While putting the gardens and landscape together, one of my aims was always to have a nice place for relaxing and entertaining. Our deck works perfectly for this, and it occurred to me that a solar chandelier would be a perfect addition for those quiet evenings spent sitting around chatting.
But one drawback to garden decorations? Price. I did see a number of nice solar chandeliers for sale, but none of them fit within what I was willing to pay.
Happily, I can be a resourceful creature and set about making my own. This is how I did it in one day, and how you can do it too.
I should not have been surprised when aphids showed up in the greenhouse. But I’d had such a good start in November, with no sign of any issues, that I assumed I had escaped the terrible sucking plant vampires for this year.
Well I was wrong. Very very wrong.
I somehow forgot that greenhouses are totally different than outside. Aphids showed up mid-late December 2014, and man did they teach me a lot.
The following is a guest post by Stephanie Chan, Grobo’s Marketing Lead.
Thank you Stephanie!
When growing plants, we all know that you have to be picky about the conditions surrounding your crop. This includes lighting, humidity, temperature, and soil conditions. What’s often overlooked, however, is the role that water plays in ensuring optimal plant growth.
Is it affecting your plants’ growth? Continue reading
Planting the first seeds, October 30, 2014. It was snowing…
After a long couple years of planning and building, magic happened at the end of October 2014. The first seeds were planted in the raised beds of my experimental all-season urban greenhouse. It’s a bit of an understatement to say I was excited. It was like Christmas morning as a kid amplified about ten times.
For those new to the blog, here’s a bit of history on what I am working to accomplish:
In a nutshell, all-season food production in a northern urban yard, and sharing that information to inspire and encourage great folks like yourself to grow food in this harsh climate.
How I am going about this is by converting my urban yard into a mix of relaxing/entertaining space, some grass, a large number of raised beds, a micro-orchard and an experimental all-season greenhouse that will hopefully work in both winter and summer to keep a continuous supply of fresh greens and produce available. And I hope to accomplish this with a minimal amount of resources (ie, minimal heat and no supplemental lighting, as well as rain barrels through summer and year-round composting).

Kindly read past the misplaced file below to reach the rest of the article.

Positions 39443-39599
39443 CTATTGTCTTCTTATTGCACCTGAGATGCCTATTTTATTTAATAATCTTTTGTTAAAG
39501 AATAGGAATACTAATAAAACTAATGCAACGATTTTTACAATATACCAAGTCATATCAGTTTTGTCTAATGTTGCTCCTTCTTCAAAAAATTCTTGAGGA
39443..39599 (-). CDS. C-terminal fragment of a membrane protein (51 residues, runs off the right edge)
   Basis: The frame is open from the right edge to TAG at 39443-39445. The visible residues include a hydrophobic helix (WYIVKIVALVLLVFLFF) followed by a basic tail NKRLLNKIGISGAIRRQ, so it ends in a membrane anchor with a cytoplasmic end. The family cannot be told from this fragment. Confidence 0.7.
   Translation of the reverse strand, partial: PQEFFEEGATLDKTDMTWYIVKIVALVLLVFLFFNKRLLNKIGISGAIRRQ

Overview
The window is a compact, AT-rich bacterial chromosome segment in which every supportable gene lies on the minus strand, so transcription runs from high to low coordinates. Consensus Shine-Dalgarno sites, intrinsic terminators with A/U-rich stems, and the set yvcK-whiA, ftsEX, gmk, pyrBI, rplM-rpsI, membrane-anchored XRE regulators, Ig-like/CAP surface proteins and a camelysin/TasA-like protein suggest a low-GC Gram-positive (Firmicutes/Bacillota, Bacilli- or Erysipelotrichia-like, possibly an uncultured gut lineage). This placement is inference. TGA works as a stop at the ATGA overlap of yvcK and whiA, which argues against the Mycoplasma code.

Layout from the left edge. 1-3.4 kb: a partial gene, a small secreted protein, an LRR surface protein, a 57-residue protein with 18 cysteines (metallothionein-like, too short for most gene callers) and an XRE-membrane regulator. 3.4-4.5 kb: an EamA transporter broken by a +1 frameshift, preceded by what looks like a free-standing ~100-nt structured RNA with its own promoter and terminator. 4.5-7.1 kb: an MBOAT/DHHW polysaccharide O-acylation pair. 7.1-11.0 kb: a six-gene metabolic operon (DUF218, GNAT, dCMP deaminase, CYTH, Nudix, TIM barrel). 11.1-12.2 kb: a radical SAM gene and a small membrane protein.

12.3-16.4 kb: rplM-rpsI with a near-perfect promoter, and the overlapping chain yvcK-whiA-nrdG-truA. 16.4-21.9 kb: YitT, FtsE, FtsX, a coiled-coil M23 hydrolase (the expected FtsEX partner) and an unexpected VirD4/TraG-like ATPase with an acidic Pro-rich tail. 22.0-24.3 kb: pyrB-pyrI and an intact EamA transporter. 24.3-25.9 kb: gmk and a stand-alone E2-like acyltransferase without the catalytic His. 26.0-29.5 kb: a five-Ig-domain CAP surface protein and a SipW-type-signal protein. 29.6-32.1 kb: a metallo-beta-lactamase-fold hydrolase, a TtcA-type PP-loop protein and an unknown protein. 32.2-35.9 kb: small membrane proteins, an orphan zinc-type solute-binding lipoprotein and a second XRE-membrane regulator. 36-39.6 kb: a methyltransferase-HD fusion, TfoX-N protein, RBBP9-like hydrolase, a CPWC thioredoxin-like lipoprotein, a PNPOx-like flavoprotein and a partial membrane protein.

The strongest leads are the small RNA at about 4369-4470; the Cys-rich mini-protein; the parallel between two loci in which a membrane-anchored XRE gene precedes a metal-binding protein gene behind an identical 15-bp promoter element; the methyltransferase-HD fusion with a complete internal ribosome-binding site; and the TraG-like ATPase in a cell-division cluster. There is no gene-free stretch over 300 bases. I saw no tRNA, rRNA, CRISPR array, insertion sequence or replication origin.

What I am not trying to accomplish is commercial food production. 1-2 households would be a great outcome in my mind, and if there are extras to share, BONUS!
So how have my first three months gone? I’d say fairly well, with a lot of learning! Plants and nature are excellent teachers. I’ve had a wonderful mix of wins and lessons (I will not call them failures, because they teach me the most!) and I’m excited to share them with you. Continue reading
Quick Reference Guide – Twitter Garden Chats
If you are a gardener and not on Twitter, no-one can really make you join. But you may be choosing to exclude yourself for some really really great chats.
At least, I’ve found them to be wonderful places to learn, share and socialize with some awesome, fun and knowledgeable folks.
And they don’t have to stay digital. There is an annual twitter seedswap I’ve learned of, and participants often meet up if they know they will be in the same areas or conventions (MANTS 2015 is a great example). I’m looking forward to participating and learning even more from these groups 🙂
If you are new to Twitter chats, they are scheduled events, and you track the conversation as well as join in through hash-tags (yes THOSE. The annoying things you always wondered why people use. They are really very useful ways of tracking and cataloging topics on social media even outside of Twitter)
I expect I will be updating this list as I go, so please leave others that you love in the comments (or if I’ve gotten anything wrong or it needs updates, please correct me!). Where possible, descriptions are taken directly from the chats’ resources. Continue reading